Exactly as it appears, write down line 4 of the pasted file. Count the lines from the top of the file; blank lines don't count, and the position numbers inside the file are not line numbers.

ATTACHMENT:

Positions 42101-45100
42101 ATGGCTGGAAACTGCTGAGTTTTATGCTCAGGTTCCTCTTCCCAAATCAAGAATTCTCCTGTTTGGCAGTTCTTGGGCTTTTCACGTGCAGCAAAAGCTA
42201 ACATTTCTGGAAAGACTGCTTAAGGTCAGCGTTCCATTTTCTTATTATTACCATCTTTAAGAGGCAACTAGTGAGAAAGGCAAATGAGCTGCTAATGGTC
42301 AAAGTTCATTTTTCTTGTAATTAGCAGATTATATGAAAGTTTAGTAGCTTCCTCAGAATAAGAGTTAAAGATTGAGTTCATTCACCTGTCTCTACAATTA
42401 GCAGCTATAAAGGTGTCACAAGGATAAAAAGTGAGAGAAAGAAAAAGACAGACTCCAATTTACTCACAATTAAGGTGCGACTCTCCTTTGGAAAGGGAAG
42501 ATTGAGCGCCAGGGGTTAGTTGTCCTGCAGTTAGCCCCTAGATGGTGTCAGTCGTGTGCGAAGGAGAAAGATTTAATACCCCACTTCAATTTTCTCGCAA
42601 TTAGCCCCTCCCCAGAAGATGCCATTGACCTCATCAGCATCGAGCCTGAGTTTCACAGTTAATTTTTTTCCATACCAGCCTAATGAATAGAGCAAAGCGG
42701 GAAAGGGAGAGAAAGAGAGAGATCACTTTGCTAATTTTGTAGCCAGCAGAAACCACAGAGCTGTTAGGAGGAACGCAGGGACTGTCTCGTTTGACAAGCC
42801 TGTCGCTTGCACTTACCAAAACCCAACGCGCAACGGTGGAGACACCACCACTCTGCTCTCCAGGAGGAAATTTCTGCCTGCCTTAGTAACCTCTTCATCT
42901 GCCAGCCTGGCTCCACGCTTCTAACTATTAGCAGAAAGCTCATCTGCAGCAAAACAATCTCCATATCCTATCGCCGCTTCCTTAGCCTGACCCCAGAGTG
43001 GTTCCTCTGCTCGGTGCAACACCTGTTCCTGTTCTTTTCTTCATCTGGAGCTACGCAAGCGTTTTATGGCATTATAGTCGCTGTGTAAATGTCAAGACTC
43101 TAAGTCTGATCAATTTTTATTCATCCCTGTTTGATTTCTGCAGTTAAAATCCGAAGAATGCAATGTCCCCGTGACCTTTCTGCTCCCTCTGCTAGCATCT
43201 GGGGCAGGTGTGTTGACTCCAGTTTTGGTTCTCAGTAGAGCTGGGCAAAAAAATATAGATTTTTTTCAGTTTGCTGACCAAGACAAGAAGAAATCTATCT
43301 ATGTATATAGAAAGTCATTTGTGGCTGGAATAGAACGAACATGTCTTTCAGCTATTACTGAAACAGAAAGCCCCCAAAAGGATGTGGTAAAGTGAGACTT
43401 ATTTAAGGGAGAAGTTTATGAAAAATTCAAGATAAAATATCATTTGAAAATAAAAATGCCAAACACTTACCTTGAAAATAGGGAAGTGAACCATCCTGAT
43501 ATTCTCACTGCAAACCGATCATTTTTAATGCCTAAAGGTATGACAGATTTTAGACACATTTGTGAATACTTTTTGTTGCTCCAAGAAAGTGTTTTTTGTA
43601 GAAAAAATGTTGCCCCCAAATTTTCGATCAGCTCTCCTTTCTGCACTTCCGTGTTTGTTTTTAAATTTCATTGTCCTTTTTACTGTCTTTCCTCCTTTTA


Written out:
42301 AAAGTTCATTTTTCTTGTAATTAGCAGATTATATGAAAGTTTAGTAGCTTCCTCAGAATAAGAGTTAAAGATTGAGTTCATTCACCTGTCTCTACAATTA